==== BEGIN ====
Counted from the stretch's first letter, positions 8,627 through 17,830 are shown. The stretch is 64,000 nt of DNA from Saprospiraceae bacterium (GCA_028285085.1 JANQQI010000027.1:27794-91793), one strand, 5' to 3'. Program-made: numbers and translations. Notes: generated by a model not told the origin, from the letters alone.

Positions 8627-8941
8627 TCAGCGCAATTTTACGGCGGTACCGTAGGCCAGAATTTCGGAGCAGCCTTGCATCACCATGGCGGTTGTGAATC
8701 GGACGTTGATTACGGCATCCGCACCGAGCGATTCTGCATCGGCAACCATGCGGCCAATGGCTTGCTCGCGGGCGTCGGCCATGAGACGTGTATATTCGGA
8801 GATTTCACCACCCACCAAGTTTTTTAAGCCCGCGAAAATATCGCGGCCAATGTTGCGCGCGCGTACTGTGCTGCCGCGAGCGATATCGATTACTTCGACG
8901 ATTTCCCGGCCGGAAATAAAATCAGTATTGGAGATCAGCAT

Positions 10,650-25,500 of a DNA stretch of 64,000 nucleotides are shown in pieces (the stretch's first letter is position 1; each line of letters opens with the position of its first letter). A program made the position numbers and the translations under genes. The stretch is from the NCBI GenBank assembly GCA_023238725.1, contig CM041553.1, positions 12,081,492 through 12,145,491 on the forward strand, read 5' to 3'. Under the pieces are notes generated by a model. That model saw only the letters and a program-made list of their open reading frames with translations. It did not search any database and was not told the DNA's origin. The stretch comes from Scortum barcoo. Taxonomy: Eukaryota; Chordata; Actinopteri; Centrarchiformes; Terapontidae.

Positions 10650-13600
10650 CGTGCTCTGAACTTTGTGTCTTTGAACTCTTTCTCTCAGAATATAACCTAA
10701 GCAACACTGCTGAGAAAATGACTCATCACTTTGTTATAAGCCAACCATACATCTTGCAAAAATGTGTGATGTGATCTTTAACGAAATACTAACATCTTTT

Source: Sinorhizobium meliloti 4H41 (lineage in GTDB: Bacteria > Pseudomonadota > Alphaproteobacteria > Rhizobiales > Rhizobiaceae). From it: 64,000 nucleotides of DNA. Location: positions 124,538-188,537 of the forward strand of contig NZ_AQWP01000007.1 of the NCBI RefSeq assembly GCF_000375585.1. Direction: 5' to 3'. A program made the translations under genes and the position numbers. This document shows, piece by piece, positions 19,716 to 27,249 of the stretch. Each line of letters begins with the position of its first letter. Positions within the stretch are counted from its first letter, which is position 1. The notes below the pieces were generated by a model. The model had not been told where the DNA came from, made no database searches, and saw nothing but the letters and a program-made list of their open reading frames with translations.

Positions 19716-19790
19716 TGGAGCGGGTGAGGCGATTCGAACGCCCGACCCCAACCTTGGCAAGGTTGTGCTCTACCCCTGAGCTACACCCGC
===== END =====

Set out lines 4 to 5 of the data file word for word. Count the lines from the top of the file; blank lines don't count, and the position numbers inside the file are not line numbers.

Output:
8701 GGACGTTGATTACGGCATCCGCACCGAGCGATTCTGCATCGGCAACCATGCGGCCAATGGCTTGCTCGCGGGCGTCGGCCATGAGACGTGTATATTCGGA
8801 GATTTCACCACCCACCAAGTTTTTTAAGCCCGCGAAAATATCGCGGCCAATGTTGCGCGCGCGTACTGTGCTGCCGCGAGCGATATCGATTACTTCGACG